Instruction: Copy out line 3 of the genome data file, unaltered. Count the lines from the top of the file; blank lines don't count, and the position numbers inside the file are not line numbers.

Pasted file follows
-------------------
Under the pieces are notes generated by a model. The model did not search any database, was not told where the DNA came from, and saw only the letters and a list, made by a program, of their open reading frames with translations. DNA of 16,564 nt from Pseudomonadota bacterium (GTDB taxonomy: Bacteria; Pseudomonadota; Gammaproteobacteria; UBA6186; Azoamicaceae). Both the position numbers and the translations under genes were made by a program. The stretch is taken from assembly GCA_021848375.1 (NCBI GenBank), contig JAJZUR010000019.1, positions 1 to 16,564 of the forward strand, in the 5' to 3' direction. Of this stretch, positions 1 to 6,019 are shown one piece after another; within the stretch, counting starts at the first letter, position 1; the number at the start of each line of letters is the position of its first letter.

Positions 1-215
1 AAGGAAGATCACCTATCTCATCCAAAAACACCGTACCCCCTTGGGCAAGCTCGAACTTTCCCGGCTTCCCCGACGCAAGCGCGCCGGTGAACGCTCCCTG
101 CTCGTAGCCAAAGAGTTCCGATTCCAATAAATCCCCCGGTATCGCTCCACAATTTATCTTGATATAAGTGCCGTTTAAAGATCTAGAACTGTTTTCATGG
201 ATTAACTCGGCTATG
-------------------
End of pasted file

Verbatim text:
1 AAGGAAGATCACCTATCTCATCCAAAAACACCGTACCCCCTTGGGCAAGCTCGAACTTTCCCGGCTTCCCCGACGCAAGCGCGCCGGTGAACGCTCCCTG